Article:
[Free Best] The Good-bye Door: The Incredible True Story of America's First Female Serial Killer to Die in the Chair (True Crime Series (Kent, Ohio).)Author Diana Britt Franklin – Papercuts.co

The True Story Of The First Female Serial Killer To Die In The Electric ChairNicknamed The Blonde Borgia, Anna Marie Hahn Was A Cold Blooded Serial Killer Who Preyed On The Elderly In Cincinnati S Over The Rhine District In The S When The State Of Ohio Strapped Its First Woman Into The Electric Chair, Hahn Gained A Place In The Annals Of Crime As The Nation S First Female Serial Killer To Be Executed In The ChairTold Here For The First Time In Riveting Detail Is Anna Marie S Gripping Story, An Almost Unbelievable Tale Of Multiple Murders, Deceit, And GreedBorn In Bavaria In , Anna Marie Brought Shame To Her Pious Family When, As A Teenager, She Gave Birth To An Illegitimate Son, Oscar She Was Shipped Off To America In Where She Initially Lived With Elderly Relatives In Cincinnati A Year Later She Married Philip Hahn, A Western Union Telegrapher, With Whom She Bought A New House And Opened A Delicatessen BakeryPressed Economically By The Great Depression, The Ever Resourceful Anna Marie Found Other Ways To Get The Money To Support Her Passionate Pasttime Betting On Horses She Tried Burning Down The House, Then The Deli, For The Insurance And She Tried Killing Her Husband, Also For The Insurance Then She Took To Befriending The Neighborhood Elderly, Latching On To Their Life Savings Before Feeding Them Arsenic With Deadly ResultsFor Weeks Her Cincinnati Trial For The Greatest Mass Murder In The History Of The Country Was A Front Page Sensation Across The Nation A Thousand Or Curiosity Seekers Came Daily To The Courthouse To Try To Get Just A Glimpse Of Her Nearly Witnesses Gave Damning Testimony Against Her, And The Jury S Guilty Verdict Put Her On The Path To The Electric Chair Finally, After A Year, All Appeals Were Exhausted, And Anna Marie, Age , Was Executed On December At The State Penitentiary In ColumbusTrue Crime Buffs, Historians, Legal Professionals, And Others Seeking An Extraordinary Story Will Find The Goodbye Door A Compelling Addition To True Crime Literature


10 thoughts on “The Good-bye Door: The Incredible True Story of America's First Female Serial Killer to Die in the Chair (True Crime Series (Kent, Ohio).)

  1. says:

    If I wasn t reading this for a book club I d have put it down half way through While a fine document it s dry as dust The author didn t seem to really get into the world that Anna lived in I didn t get a sense of the culture and smells of the time The middle third of the book is dominated by her trial and seems to be mostly outtakes from the trial transcript And it read like a trial transcript.While much of this can be excused because all of the participants are long dead I think a little leg work would have added color to this colorless narrative For instance, I m not a life long Cincinnatian nor am I particularly active but I recognized three names of folks who I d wager were grandparents or parents of some of the participants What diaries or diner table stories do these folks know I have a feeling we ll never know.


  2. says:

    True story about a female serial killer who was certainly a psychopath.


  3. says:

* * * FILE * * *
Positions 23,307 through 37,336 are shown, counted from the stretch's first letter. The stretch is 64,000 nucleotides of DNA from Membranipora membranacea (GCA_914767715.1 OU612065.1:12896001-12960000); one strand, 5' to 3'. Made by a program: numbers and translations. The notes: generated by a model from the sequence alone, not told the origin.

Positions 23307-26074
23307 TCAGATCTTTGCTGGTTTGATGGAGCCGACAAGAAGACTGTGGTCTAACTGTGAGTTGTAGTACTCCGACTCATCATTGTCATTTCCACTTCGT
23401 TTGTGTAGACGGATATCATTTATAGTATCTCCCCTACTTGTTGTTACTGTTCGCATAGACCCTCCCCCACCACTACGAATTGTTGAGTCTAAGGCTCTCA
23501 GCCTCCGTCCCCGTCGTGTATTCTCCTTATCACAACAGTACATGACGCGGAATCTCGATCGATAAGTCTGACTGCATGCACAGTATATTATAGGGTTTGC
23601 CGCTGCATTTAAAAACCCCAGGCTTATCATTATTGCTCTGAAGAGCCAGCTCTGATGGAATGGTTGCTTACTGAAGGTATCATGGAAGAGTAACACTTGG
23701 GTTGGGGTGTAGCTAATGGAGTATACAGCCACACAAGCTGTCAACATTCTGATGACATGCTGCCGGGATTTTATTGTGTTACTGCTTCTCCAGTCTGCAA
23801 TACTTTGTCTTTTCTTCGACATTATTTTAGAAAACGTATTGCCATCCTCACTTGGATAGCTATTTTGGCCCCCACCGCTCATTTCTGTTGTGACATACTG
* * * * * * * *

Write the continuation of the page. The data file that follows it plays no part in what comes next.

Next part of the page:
I was shocked by this book When I began reading it, I completely missed the part of the title linking her as the first woman executed in the electric chair So as I read the book I figured she was to face execution but not such a landmark one She did it She has all the tell tale marks of the psychopathic mind In her confession that she wrote as she breaking down right before her date with the chair she confessed to some of the crimes but still tried to give a sort of twisted justification for them Also in irony, she could have probably spared herself execution if she had confessed once caught to begin with but took the same tactic that Ted Bundy took She was in complete denial that the there was a strong case against her and instead of dealing with the situation from a point of contrition that would have in that time period most likely given her life for her being woman and nothing else.stayed in warped perception that though she knew she did these things no court of law could be as clever as to catch her at it As I said, Ted Bundy was the same way which is why after reading her story I had to reread his because her obstinacy of truth in the face of it reminded me of his sort of psychopathology Only as the eve her execution loomed was she willing to act contrite and do what she should have done before her trial to save her live Only then did she seem to recognize that by virtue of sex or her son nobody was going to spare her Her crimes were plainly to horrific She took advantage of those most needy in our society and deserving of our watchful and dutiful care But again I cite the irony in her case If she had just yielded to her crimes and stood from a point of contrition she probably would never been executed Women were still thought of as incapable of such horrors Her arrogance and impunity that no court of law could possibly hold her responsible for what she d done was her true undoing since she was willing to live in prison by the time her execution came around It s a sad story for what happened to those neglected elderly people and the monster that came in seeming a guise of comfort but really a devil in disguise to feed them poison and steal anything of worth they had And while she did this, she brought her son along What did he see How much did he know All the court records know for sure is when all the cards were against his mother, she pointed the figure indirectly at her own son The boy being immature was too young to realize the implication But the implication was a mother who was an accused for profit serial killer was saying it wasn t me at all it was my son Any mother that could say and do that truly is a psychopath.